By now, it can hardly have escaped anyone’s notice that the future royal bride, Meghan Markle, is black and Jewish. This, according to a number of voices on the internet, is excellent news. The British monarchy is progressive! It’s inclusive! It has overcome its racist roots!
Or has it? What are the implications of a woman of colour marrying into a system which has, for the past half-millennium, racialised, exploited, and dispossessed people of colour? A system which continues to benefit from that exploitation?
There has always been a close nexus between imperialism and monarchy. Imperial expansionism and exploitation elevated a monarch’s domestic profile, bringing enticing benefits such as jewels and sugar and tea to royal family and subjects alike. When, during the Enlightenment, it started to become difficult to justify the subjugation of fellow human beings, European imperialists devised a handy new concept: race.
A dehumanising system of classification in which lighter skin was valued over dark—a justification for the exploitation of people of colour. Monarchs resumed their colonialist subjugation with glee, accumulating glory, status, and wealth over colonised bodies. During the 18th century, Britain and other European powers colonised the Americas, South Asia, and Australia. At the height of race theory and eugenics in the late 19th century, European imperialism resurged in the ‘Scramble for Africa’, which saw the continent snatched up by invading European powers.
It is easy to dismiss imperialism as a distant past. To do so, however, ignores that the British Empire, by most accounts, only met its end in 1997—a mere 21 years ago—with the transfer of Hong Kong, the last British colony, to China. The reign of Elizabeth II witnessed the decolonisation of most of the British Empire. And yet, the Crown continues to hold overseas possessions, like Gibraltar or the Falkland Islands, and occupy Scotland, Wales, and Northern Ireland. Prince Harry, Markle’s fiancé, served in the post-9/11 invasion of Afghanistan. These are recent, contemporary facts. The legacy of imperialism has barely begun to heal.
Despite Queen Elizabeth being in prime position to engage in postcolonial discourse, she has been silent about her complicity in imperialism. There have been no apologies. No reparations. No renunciation of an imperial past whose consequences continue to unfold today. Formerly colonised nations, and particularly the Indigenous groups within them, still face poverty due to British exploitation and dispossession. Class and ethnic divisions continue to plague Southeast Asia, arising out of the British practice of artificially elevating some groups’ status over others’. Homophobia within ethnic communities, introduced to colonies by invaders, continues to injure LGBT+ individuals. And then there’s the most pernicious legacy of the lot—one in which individual royals are still complicit: racism.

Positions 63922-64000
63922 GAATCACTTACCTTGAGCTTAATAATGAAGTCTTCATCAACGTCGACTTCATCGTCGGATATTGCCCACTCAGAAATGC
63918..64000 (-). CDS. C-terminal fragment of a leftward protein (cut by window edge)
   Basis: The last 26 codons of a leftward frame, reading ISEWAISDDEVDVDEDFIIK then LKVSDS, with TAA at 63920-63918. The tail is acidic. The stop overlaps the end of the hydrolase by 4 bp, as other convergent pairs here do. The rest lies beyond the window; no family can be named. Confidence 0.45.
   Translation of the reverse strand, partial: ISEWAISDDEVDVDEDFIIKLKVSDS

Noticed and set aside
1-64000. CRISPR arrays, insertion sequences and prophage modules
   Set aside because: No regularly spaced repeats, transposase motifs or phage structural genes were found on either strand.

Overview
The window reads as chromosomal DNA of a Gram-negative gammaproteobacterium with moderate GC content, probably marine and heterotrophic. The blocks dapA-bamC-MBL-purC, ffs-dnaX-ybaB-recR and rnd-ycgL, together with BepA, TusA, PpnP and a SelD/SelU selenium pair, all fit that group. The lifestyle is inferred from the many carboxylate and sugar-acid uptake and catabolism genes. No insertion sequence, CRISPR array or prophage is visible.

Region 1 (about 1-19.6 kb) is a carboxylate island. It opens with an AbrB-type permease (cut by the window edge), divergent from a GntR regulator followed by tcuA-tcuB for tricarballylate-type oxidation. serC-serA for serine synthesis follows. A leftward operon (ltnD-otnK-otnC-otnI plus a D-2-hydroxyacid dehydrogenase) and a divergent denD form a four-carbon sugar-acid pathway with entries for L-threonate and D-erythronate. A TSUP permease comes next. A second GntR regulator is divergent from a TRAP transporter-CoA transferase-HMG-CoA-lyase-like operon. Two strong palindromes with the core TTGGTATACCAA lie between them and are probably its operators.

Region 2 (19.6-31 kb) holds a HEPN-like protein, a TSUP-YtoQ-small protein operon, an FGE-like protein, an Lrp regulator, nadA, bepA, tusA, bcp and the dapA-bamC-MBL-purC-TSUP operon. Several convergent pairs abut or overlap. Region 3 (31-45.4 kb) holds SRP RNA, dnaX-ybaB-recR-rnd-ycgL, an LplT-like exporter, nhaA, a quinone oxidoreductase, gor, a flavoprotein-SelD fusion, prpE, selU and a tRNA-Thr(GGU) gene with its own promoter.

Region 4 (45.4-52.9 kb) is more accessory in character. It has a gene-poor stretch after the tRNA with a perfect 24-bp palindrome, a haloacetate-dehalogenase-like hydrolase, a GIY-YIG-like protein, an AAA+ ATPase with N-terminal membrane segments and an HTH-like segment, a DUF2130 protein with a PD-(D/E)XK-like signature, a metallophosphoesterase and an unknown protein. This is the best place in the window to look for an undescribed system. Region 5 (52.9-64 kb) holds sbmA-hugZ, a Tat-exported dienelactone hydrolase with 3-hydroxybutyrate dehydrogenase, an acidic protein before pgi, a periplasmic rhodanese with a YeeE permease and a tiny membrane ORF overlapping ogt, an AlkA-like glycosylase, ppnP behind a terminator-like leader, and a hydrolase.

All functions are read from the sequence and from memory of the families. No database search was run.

Racism, which questions people of colour for failing to “integrate” into white society just as it punishes those who succeed. Racism, which commodifies and perverts ethnic culture for white consumption. Racism, which dragged Markle’s ancestors from their homes, shipped them as cargo across the Atlantic , forced them to churn out sugar—which, in turn, was shipped into the fine china tea cups of her fiancé’s royal forebears.
The royal family perpetuates that same racism today. Philip, Elizabeth’s consort, is infamous—yet strangely tolerated—for his little “gaffes”. His boorish comments, to the nostalgic whitewash of middle England, are a slice of transgressive humour. To a Kenyan woman who gave him a gift: “You are a woman, aren’t you?” To an Indigenous Australian: “Still throwing spears?” Little slips of the racist tongue which belie his conceptualisation of reality: his sense of white, bourgeois European superiority in an otherwise primitive world.
Last year, a royal named Princess Michael controversially wore a blackamoor brooch in the presence of Markle. Blackamoor art emerged in response to Europeans encountering black Africans, and generally depicted Africans in subservient poses. This style objectified and exoticised Africans, and is considered inappropriately racist today. But it is no surprise that this came from a woman who, in 2004, sought to prove her innocence against a charge of racism by discussing her love of “adorable” Africans and asserting that she had “pretended” once to be “a half-caste African”. Moreover, her own father had been an SS officer during the Second World War, one of the élite who administered the concentration camps.
Prince Harry’s statement calling for an end to racist reporting and threats against his fiancée is well-intentioned but similarly ironic. Perhaps he should first consider his own position and imperialist privilege, and how he and his family continue to sustain the racist legacy of imperialism. He can lead the example by apologising to the former colonies and making genuine overtures of penitence. We in Australia expect contemporary politicians, who inherit from afar systems of oppression, to apologise and move towards reconciliation with Indigenous peoples. We should expect even more from a man whose own ancestors are responsible for the continuing dispossession billions of people.
If the British monarchy hopes that their readiness to adopt Markle into their bevy would absolve them of their racist, imperialist legacies, they are wrong. Markle’s race alone does not make the marriage “progressive”. She is one woman. Racism is a system. But perhaps by acknowledging this—by trying to make amends—the institution into which she is marrying can take a step towards dismantling that system
That is, if they are not too proud to admit they’re wrong.